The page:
Waves affect the escape response of juvenile coral reef fish

2014-07-10T14:51:20Z (GMT) by Dominique Roche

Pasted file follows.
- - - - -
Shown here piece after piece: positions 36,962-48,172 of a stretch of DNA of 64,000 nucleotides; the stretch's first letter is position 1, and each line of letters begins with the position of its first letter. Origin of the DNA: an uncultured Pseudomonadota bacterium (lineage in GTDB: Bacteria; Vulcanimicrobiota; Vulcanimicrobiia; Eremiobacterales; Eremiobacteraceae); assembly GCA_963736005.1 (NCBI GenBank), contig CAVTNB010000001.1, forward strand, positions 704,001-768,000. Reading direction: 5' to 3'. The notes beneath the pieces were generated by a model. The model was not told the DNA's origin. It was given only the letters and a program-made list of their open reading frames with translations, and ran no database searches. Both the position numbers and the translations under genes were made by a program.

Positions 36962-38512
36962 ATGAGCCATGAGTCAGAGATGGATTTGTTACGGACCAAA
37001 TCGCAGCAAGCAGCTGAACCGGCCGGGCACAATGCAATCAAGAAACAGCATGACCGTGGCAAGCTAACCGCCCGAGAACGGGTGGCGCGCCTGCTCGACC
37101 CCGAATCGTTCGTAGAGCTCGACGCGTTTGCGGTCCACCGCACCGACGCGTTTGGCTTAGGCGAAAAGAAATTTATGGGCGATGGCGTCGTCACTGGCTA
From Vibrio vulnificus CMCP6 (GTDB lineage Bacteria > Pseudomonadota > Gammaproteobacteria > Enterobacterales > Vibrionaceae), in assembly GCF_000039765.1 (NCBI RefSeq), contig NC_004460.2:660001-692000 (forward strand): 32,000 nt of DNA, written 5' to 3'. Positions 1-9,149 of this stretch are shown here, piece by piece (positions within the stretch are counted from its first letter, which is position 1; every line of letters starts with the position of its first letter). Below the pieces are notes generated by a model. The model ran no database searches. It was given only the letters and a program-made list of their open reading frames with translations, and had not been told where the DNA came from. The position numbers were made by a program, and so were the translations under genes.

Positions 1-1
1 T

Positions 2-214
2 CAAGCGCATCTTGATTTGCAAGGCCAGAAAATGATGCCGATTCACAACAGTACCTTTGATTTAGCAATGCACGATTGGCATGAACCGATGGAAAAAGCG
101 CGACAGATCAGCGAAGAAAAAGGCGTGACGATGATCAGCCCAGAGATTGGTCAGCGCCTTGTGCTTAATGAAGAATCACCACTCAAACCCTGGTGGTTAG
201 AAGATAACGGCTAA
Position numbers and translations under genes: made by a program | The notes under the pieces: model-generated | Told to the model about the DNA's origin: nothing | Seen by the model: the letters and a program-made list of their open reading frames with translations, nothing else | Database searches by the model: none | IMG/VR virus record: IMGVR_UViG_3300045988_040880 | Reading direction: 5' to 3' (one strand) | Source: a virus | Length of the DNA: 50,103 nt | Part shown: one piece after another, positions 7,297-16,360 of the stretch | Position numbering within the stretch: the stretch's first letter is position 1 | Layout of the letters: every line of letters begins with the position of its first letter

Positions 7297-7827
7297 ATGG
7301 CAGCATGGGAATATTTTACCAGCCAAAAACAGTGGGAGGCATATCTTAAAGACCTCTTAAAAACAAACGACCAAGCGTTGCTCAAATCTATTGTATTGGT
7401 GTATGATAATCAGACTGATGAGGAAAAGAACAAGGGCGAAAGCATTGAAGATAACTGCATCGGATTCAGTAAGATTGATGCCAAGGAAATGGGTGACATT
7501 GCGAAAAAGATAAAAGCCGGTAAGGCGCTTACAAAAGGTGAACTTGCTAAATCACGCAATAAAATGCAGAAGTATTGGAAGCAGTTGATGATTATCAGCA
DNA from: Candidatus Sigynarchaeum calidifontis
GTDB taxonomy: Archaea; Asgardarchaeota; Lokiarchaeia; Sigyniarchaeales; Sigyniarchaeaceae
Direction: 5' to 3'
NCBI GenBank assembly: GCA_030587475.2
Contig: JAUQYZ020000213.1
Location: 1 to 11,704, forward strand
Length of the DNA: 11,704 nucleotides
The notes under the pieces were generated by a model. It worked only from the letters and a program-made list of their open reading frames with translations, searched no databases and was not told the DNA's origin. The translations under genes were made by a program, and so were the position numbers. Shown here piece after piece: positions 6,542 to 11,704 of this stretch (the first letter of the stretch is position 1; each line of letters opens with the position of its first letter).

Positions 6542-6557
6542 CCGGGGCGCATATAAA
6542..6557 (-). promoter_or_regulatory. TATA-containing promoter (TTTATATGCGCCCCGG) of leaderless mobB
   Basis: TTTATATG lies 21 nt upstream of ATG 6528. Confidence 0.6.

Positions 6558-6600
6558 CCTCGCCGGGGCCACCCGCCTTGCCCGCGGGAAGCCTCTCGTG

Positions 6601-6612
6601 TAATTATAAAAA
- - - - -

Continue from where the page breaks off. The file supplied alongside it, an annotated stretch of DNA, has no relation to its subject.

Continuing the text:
<p>Data set for Roche (submitted) Waves affect the escape response of juvenile coral reef fish</p> <p> </p> <p>Abbreviations for colum headers in .xlsx file. Data are organized according to figures in the ms. For any questions about the data, or if you find errors, please contact dominique.roche@mail.mcgill.ca</p> <p> </p> <p>Abstract</p> <p>1. Fish often escape from predators with a burst of speed (fast-start responses). In laboratory studies, these responses are always measured in stationary water. However, water motion due to waves and currents is ubiquitous in many aquatic systems.</p> <p>2. In shallow marine habitats, wave action creates unsteady water motion that varies spatially and temporally. This likely affects the ability of fish to escape, especially when they are small. Since body depth is thought to improve postural control and stability, I examined how wave-driven water flow affects the escape response of juvenile coral reef fish in three species of Pomacentridae with different body morphologies.</p> <p>3. Escape responses were elicited under static or unsteady flow conditions. In unsteady flow, all fish covered a greater distance and reached a higher speed and acceleration when escaping in the direction of the water flow. However, compared to static flow, unsteady flow had no detectable effect on maximum escape performance.</p> <p>4. Fish took longer to respond to the stimulus in unsteady compared to static flow. This effect differed between species. The fusiform-shaped species responded more slowly in unsteady than in static flow. This difference was less pronounced in the species with an intermediate body depth and absent in the species with a deep body. The deep-bodied species also tended to orient itself more directly into the water flow and was less displaced by water motion.</p> <p>5. Response latency is a major determinant of escape success, so postural disturbances from unsteady water motion might reduce the ability of some fishes to evade predators during juvenile settlement. This could have important implications for the distribution, abundance and recruitment of reef fishes across spatial and temporal scales.</p>